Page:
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On Wednesday Night Or Thursday, The Moon, Sun & Earth Will Align To Create A Hybrid Solar Eclipse



On Wednesday Night Or Thursday In Some Parts Of The World, The Moon, Sun & Earth Will Align To Create A Hybrid Solar Eclipse

On Wednesday night – or Thursday in some parts of the world – the moon, sun and Earth will align to create a hybrid solar eclipse.

Two partial solar eclipses preluded this year’s starry spectacular, one in April 2022 and another in October. But this time around is unique – a hybrid solar eclipse is exceptionally rare, only occurring a few times each century.

Other kinds of solar eclipses – total, annular and partial – are more common. The last hybrid solar eclipse was a decade ago. A hybrid eclipse is when an eclipse transitions “between annular and total as the moon’s shadow moves across the globe” due to the curved nature of our planet, according to NASA.

As it transforms from annular to total and back again during its journey across the sky, people in various geographies will experience the celestial phenomenon differently.

In a total eclipse, the moon covers the sun entirely; in an annular eclipse, the moon is farther away from Earth and therefore appears smaller than the sun; and in a partial eclipse, which is the most common, the Earth, sun and moon do not line up perfectly, forming a crescent-shaped sun. Unfortunately for people in the US, the hybrid solar eclipse won’t be viewable. To see the eclipse – with proper eclipse viewing glasses, of course – onlookers must be in Australia and Southeast Asia.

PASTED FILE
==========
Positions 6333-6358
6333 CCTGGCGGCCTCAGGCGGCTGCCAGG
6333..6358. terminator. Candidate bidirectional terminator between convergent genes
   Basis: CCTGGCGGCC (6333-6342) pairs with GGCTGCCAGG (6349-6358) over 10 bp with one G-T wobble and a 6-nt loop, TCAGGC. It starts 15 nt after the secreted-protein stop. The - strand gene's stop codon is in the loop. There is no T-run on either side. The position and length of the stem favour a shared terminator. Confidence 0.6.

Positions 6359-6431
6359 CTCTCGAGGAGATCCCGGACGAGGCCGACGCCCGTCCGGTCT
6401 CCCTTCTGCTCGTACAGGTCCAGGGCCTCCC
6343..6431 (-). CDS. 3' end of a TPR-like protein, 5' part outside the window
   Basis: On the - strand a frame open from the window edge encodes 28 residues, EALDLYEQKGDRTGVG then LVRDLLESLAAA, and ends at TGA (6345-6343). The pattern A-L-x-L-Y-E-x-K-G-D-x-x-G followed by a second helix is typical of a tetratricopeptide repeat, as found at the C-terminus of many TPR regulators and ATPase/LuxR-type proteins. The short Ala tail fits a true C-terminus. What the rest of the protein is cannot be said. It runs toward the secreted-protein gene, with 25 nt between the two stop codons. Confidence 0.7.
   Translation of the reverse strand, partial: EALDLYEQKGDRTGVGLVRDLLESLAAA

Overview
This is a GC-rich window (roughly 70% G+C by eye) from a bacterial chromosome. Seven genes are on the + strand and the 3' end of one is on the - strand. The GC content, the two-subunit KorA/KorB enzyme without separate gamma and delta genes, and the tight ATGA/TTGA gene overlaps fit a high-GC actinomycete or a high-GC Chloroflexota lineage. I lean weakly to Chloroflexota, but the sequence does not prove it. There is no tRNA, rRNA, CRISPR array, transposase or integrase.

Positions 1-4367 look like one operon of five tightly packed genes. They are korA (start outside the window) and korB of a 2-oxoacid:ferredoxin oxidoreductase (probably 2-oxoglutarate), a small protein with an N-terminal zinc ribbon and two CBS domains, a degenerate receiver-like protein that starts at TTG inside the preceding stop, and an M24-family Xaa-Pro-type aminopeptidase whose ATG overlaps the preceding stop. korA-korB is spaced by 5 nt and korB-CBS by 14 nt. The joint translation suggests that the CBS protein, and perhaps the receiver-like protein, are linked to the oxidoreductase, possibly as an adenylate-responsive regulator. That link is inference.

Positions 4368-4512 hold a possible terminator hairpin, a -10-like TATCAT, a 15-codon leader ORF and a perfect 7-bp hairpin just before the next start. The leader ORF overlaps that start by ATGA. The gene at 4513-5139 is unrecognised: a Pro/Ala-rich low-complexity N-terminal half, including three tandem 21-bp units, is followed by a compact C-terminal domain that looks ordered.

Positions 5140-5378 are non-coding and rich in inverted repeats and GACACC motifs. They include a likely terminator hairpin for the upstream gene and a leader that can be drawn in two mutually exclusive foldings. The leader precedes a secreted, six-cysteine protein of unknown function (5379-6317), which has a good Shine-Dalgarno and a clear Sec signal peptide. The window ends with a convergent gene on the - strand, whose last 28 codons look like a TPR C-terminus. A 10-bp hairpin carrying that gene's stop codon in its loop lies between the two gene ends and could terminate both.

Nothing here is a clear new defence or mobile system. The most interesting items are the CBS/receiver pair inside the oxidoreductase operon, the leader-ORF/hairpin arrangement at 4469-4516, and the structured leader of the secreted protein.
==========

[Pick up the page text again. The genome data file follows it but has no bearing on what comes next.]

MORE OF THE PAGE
An annular eclipse will be visible in both the Pacific and Indian Oceans, while a partial eclipse will be visible in Australia, Southeast Asia and Antarctica.

But Americans, fret not – NASA, as well as the website Time And Date, will be hosting a livestream of the eclipse, which begins at 9:34 p.m. ET on April 19 and will reach its peak at 12:12 am ET on April 20 NASA advises in-person viewers to purchase solar viewing glasses, or eclipse glasses, that meet international standards.


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